One of the best lines in Leanne Wood's speech at the Plaid Cymru conference last month was:
"The Wales that we want to create will be operated by a fairly fundamental principle: that services run for the benefit of people can only be properly managed in the interests of the people."
She didn't use the exact word "owned" by the people, but it was clear from what she went on to say that the model that best seems to fit our circumstances now is that of a non-profit-distributing company along the lines of Glas Cymru ... which is effectively the same thing.
I don't quite know how I missed it at the time, but only a few weeks ago YouGov conducted a survey about public ownership and control of key sectors and services. The results are summarized here, and the full details are here.
These are the levels of support for public ownership and management of four key sectors:
This graphic shows the level of support for public ownership and management of energy and rail services by voting intention for political parties:
I think two things are surprising. The first is that even a majority of Conservative voters support nationalization of energy and rail services. In fact the margin of support is bigger than the graphic might suggest, for only 39% of Conservative voters wanted railways to continue to be run by private companies, and only 38% wanted energy to continue to be run by private companies. The rest were undecided.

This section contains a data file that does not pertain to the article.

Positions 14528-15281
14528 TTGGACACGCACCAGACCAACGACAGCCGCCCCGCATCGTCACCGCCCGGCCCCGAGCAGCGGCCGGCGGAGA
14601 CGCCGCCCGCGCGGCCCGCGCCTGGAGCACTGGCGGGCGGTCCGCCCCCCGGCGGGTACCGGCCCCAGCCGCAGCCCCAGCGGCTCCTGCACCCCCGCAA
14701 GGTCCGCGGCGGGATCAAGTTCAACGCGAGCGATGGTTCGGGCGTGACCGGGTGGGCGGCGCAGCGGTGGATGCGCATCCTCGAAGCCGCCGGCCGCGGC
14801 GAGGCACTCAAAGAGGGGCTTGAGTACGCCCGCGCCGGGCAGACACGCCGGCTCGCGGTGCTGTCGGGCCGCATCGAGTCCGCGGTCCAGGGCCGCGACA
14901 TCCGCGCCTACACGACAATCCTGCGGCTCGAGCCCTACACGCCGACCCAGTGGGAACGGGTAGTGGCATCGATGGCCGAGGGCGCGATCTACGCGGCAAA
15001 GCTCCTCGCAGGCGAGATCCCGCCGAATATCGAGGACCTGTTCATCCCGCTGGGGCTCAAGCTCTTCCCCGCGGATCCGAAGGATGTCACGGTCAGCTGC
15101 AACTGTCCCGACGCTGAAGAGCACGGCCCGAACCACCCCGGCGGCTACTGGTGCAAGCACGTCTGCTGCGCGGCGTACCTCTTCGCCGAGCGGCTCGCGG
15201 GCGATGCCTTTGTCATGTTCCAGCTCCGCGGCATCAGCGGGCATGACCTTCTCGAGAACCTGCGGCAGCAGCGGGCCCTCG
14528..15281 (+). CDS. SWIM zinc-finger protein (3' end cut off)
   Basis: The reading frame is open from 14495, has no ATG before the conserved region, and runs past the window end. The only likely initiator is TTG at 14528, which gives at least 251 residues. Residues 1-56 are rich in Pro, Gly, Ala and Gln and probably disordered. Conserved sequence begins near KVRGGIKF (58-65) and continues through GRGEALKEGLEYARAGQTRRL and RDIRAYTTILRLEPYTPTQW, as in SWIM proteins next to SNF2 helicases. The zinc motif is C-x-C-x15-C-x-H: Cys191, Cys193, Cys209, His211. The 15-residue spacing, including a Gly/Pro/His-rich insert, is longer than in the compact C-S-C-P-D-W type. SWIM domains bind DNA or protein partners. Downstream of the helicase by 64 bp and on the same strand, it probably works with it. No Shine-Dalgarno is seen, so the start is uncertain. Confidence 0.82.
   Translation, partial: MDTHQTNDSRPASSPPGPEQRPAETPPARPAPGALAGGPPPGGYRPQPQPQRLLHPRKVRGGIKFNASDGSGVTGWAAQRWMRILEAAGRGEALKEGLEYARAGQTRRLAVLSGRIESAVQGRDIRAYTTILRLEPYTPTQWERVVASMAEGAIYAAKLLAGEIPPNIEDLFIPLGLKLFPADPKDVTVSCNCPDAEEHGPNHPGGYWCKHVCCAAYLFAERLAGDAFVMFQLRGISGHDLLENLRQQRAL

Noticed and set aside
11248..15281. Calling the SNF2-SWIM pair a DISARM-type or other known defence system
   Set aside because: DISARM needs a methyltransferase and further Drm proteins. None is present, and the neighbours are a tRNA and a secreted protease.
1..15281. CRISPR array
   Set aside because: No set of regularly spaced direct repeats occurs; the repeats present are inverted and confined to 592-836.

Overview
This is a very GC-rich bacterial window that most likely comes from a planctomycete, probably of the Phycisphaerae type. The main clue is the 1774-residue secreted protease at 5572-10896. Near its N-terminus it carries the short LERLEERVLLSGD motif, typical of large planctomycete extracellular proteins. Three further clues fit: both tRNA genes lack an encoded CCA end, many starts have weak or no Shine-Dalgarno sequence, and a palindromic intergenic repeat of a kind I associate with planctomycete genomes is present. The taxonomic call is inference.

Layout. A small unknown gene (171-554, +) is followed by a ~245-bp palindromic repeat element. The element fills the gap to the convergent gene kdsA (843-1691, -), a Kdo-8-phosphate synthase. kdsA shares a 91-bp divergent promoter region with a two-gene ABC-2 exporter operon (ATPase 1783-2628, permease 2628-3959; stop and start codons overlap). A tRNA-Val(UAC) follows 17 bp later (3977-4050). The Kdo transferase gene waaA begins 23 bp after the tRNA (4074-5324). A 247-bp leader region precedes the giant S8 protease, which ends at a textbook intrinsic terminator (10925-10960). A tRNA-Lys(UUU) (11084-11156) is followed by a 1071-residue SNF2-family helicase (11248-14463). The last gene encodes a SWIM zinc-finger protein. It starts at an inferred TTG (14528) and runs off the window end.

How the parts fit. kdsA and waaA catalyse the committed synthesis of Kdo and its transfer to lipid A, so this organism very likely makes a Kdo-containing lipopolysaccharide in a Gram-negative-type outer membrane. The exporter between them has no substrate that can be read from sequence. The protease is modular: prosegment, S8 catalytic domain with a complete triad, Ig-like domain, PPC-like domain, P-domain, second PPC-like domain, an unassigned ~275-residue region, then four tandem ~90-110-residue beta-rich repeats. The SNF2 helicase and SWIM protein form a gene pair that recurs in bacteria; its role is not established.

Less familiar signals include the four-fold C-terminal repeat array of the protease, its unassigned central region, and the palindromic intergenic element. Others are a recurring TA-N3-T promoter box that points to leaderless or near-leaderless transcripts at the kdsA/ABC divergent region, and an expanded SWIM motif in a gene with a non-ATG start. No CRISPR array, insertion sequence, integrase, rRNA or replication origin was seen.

The second surprise, to me at least, is that such a high percentage of UKIP voters are in favour of nationalization.
Another set of questions was about whether government should have the power to control prices:
Although the margin favour of private sector rent control was quite small, public opinion ties in exactly with what Leanne said at conference:
"Due to the failure of successive Governments to build sufficient council housing and cool the housing market, many young people are forced to rent from private landlords well into their twenties and thirties. This is Generation Rent.
"There are 190,000 households renting in Wales. 14% of all households are in the private rented sector.
"Even during this long recession, rent rises have continued to outstrip inflation. In Wales over the last year rent has on average risen by 5%, well above the UK average.
"This is completely unsustainable. I am therefore announcing our intention today to reintroduce rent control for the private rented sector during the next Assembly term."
These are ideas whose time has come, and it should be clear to everyone that we in Plaid Cymru have our finger on the pulse of public opinion to a far greater extent than other parties.